As Angus Young's jarring guitar offsets the steady drumbeat, we're given shots of abandoned hammocks, empty beer bottles and bloodied corpses just barely concealed behind lovingly-shaved shrubbery (and a crashed Volkswagon beetle - King's Lynyrd Skynyrd-esque response to Kubrick?) For King readers, it should recall the savage massacre of the cul de sac in The Regulators, although it's the kid on the bike who dies first in that book (had the script which inspired it, The Shotgunners, been filmed by Sam Peckinpah as originally planned, it would have been King's first foray into le cinema). The music fades out to the Roger Miller-inspired jingle of an ice cream truck, creepily filmed from the empty driver's seat, establishing itself in this lifeless suburban wasteland as its "King of the Road." King himself was happy with the scene, as related to Cinefantastique:

"Here's this little kid riding his bike down this deserted street. He's looking, and whatever happened has already happened. He sees legs sticking out of bushes, he sees a dog with a radio-controlled car in his mouth, a lady who has been strangled by her own hair-dryer. That particular sequence is alive for me the way a lot of the movies are just sort of static."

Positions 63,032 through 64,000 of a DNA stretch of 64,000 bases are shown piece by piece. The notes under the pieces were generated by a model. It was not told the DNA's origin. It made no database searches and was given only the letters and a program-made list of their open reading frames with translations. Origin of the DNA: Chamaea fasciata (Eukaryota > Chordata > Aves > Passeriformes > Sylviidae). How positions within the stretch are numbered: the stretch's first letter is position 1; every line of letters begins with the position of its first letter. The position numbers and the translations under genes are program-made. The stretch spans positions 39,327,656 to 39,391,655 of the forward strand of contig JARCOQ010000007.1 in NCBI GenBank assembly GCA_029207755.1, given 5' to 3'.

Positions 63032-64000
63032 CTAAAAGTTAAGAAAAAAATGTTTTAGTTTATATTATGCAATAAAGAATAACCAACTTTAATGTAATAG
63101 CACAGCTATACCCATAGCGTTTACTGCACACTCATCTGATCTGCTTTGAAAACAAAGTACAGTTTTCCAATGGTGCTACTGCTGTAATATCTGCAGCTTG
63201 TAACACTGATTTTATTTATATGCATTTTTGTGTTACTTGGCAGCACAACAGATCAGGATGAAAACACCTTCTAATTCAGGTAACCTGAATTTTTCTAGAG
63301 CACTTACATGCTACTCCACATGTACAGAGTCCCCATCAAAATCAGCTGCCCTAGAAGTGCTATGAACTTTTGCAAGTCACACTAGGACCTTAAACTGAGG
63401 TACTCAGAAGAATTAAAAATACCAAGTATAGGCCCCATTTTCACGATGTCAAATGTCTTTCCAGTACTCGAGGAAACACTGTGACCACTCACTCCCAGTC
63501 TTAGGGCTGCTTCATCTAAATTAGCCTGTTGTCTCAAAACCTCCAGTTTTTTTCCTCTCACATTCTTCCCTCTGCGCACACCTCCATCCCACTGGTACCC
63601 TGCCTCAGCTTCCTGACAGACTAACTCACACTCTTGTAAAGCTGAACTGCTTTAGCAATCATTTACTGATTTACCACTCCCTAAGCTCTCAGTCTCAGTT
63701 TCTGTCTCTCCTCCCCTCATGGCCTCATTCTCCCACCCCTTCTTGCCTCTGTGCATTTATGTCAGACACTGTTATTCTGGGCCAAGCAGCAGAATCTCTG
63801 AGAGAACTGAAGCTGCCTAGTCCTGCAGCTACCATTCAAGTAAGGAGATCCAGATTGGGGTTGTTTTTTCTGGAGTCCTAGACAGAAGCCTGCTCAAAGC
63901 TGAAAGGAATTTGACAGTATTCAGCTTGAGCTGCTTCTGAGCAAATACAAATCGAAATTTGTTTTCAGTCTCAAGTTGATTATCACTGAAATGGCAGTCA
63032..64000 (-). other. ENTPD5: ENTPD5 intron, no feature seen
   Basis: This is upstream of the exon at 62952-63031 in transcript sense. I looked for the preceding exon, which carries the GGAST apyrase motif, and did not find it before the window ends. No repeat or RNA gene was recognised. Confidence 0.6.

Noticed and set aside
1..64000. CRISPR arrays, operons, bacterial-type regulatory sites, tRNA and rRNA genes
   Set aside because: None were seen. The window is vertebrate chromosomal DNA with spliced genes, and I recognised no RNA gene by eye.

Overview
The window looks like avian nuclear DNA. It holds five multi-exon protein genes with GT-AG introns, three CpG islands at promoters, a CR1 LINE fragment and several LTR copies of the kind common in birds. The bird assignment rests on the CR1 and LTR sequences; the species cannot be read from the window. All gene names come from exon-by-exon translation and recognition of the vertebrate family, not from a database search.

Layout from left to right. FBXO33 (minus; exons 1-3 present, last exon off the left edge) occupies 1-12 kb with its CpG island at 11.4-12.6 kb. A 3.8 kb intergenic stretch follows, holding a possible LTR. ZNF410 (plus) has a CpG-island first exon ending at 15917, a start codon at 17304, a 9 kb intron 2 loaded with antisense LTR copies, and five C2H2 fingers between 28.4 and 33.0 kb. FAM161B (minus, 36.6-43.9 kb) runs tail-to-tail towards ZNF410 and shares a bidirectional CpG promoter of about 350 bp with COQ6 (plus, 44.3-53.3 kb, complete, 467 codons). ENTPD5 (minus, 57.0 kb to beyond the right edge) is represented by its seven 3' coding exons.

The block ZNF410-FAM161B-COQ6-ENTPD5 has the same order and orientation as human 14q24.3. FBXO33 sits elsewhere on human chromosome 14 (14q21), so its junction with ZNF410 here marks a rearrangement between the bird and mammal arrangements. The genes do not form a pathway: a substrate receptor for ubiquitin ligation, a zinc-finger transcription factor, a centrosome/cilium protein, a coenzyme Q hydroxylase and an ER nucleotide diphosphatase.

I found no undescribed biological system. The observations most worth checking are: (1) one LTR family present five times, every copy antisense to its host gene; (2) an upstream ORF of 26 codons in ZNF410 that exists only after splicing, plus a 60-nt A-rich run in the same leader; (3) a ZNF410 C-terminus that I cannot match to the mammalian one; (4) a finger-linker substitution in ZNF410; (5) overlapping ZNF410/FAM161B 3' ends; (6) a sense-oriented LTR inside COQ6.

There are other nice directorial touches. The newly-cognizant truck's rearview mirror turning to follow the path of the unsuspecting young lovers. The empty highway introduction of the gun-toting M274 Mule. Personally I love the shot where newlyweds Curtis and Connie drive away from the camera to shoot the gap in the trucks, and we see written on the trunk of their car: "Good Luck Curt & Connie!" I'm fascinated by the scene between Joe and Bill in the bathroom, where their conversation is punctuated by Joe's steady turds. This is a sequence that most likely baffles most viewers, but think about it: what are humans required to do that trucks aren't? The people who go up against the mechanized threat are hindered by various biological weaknesses, and having to poop is just one of them.